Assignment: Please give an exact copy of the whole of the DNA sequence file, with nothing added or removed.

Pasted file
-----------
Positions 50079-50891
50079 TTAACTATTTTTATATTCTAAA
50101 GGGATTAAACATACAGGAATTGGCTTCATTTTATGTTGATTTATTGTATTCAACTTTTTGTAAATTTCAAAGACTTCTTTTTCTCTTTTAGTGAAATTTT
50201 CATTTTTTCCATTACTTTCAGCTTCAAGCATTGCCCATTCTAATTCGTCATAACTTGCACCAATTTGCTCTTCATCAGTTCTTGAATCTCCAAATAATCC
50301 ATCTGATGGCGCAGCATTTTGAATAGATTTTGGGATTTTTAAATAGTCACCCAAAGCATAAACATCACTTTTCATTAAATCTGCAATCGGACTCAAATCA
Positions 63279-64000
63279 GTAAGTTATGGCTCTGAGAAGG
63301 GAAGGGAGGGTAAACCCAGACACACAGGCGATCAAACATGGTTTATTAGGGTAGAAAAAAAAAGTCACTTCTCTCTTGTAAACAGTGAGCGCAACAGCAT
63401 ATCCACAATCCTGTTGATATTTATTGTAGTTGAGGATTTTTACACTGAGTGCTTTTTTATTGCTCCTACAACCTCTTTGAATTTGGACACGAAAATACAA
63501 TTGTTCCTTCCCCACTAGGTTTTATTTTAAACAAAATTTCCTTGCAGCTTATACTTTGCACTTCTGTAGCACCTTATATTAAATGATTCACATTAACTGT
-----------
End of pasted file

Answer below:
Positions 50079-50891
50079 TTAACTATTTTTATATTCTAAA
50101 GGGATTAAACATACAGGAATTGGCTTCATTTTATGTTGATTTATTGTATTCAACTTTTTGTAAATTTCAAAGACTTCTTTTTCTCTTTTAGTGAAATTTT
50201 CATTTTTTCCATTACTTTCAGCTTCAAGCATTGCCCATTCTAATTCGTCATAACTTGCACCAATTTGCTCTTCATCAGTTCTTGAATCTCCAAATAATCC
50301 ATCTGATGGCGCAGCATTTTGAATAGATTTTGGGATTTTTAAATAGTCACCCAAAGCATAAACATCACTTTTCATTAAATCTGCAATCGGACTCAAATCA
Positions 63279-64000
63279 GTAAGTTATGGCTCTGAGAAGG
63301 GAAGGGAGGGTAAACCCAGACACACAGGCGATCAAACATGGTTTATTAGGGTAGAAAAAAAAAGTCACTTCTCTCTTGTAAACAGTGAGCGCAACAGCAT
63401 ATCCACAATCCTGTTGATATTTATTGTAGTTGAGGATTTTTACACTGAGTGCTTTTTTATTGCTCCTACAACCTCTTTGAATTTGGACACGAAAATACAA
63501 TTGTTCCTTCCCCACTAGGTTTTATTTTAAACAAAATTTCCTTGCAGCTTATACTTTGCACTTCTGTAGCACCTTATATTAAATGATTCACATTAACTGT